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Headshot of Dwarka ChakravartyDr. Dwarka Chakravarty


Dr. Dwarka Chakravarty just completed his first year as an assistant professor in the management department at SDSU’s Fowler College of Business. And what a year it was: he earned high marks from his students for his outstanding teaching (“one of the best professors here at state”); and his doctoral dissertation, titled “Profitability of Foreign Direct Investment in Global Cities and Co-Ethnic Clusters” was selected by both the Academy of International Business and the Academy of Management as a best dissertation award finalist.

We asked Dr. Chakravarty seven questions to learn a little more about him:

  1. Where is your hometown? 
    I was born in Bangalore, India but grew up in Mumbai.

  2. You started off as a chemical engineer, but re-invented your career as an international management expert. What prompted the transformation?
    I started off as an engineer with Schlumberger and worked in the oilfield services industry for three years. During this time, I got married, but spending 40 days at a stretch on an offshore oil rig wasn't working too well for us! My exit strategy was to do an MBA from the Indian Institute of Management, Bangalore. While I was there, one of my professors told me I had the makings of an excellent consultant. I took his advice and worked in management consulting for the next 12 years, first with KPMG and Accenture in the U.K., and then with Microsoft in India and the Philippines.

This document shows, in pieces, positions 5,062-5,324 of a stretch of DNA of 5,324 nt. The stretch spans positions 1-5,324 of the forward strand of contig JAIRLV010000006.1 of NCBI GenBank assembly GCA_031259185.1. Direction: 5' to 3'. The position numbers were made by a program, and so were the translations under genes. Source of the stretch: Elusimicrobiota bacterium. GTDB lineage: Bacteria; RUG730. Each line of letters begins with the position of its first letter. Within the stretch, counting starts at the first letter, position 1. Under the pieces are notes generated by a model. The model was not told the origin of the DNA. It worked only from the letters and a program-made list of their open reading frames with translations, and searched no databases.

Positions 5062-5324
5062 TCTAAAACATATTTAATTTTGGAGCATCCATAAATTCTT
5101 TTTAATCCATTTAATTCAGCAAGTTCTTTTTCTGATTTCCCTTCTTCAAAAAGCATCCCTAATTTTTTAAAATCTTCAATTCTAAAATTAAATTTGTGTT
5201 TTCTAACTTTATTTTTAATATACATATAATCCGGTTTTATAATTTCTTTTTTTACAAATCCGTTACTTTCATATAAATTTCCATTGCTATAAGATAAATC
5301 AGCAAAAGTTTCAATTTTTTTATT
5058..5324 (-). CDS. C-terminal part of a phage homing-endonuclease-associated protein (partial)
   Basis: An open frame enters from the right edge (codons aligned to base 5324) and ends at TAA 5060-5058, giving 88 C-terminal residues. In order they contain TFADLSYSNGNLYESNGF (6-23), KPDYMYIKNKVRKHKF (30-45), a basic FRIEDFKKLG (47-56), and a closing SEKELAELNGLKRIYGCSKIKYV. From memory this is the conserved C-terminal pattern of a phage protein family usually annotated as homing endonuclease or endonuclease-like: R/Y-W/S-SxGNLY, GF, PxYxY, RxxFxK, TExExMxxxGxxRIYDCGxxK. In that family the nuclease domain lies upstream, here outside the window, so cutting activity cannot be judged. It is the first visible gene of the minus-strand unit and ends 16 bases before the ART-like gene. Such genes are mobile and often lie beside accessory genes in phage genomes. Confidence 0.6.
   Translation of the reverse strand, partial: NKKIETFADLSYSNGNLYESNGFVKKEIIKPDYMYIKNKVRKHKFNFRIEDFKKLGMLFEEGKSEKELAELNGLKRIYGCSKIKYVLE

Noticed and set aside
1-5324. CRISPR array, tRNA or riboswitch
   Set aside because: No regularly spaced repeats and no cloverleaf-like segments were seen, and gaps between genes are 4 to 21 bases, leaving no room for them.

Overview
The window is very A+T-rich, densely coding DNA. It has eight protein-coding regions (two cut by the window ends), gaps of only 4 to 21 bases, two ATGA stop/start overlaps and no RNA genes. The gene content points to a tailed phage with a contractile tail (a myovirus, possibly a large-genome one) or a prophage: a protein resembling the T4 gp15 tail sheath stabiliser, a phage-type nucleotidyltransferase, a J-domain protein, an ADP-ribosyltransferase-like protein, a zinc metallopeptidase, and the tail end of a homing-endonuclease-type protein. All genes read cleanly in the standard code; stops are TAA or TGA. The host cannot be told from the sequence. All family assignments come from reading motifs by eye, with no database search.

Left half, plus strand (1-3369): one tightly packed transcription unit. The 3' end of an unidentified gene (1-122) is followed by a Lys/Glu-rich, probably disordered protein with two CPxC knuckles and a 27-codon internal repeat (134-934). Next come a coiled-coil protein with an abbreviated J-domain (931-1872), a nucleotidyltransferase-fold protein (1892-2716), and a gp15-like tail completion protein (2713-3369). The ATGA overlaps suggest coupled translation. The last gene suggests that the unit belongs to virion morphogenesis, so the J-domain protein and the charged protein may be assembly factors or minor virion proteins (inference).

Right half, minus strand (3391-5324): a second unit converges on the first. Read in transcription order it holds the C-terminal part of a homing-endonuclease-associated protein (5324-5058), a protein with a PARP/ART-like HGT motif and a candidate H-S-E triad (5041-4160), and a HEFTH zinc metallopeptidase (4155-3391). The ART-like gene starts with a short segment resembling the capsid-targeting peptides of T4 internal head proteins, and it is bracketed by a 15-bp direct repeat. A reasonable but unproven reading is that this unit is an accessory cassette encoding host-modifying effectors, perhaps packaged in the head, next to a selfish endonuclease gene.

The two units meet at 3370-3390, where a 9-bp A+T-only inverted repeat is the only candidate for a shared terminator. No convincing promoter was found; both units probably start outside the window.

3. What inspired you to become a professor? 
    During my Ph.D. program, I took courses, did research, and also taught students. I always knew I would enjoy doing research, but was not so sure about teaching… until I taught my first few classes and found that I enjoyed that too! That's when I realized my true calling was, indeed, to be a professor.

  4. What led to your interest in international business? 
    I've been passionate about international business since the early 90's when my favorite drink, Coca-Cola, came back to India, which happened when India's economy opened up to foreign direct investment!

    But seriously, living and working across six countries, I have seen how influential multinational enterprises are; and how international business is good for innovation, for customers, and for society. I believe international business is the engine that drives the world economy.

  5. What is your favorite thing about your work? What is your least favorite? 
    My favorite thing is that I'm finally getting paid for what I enjoy doing. My least favorite thing is having to grade all those projects and essay exams!

  6. Do you have any hobbies or a favorite travel destination?
    I like playing online chess and solving chess puzzles. Of all the places I've visited, it is hard to choose a favorite between Interlaken, Switzerland and Venice, Italy.

  7. Now that you’ve nearly completed your first year at SDSU, what advice would you give our new professors?
    Get to know your colleagues, get their advice on how to be an effective researcher and teacher, and apply it. Believe me, it is invaluable!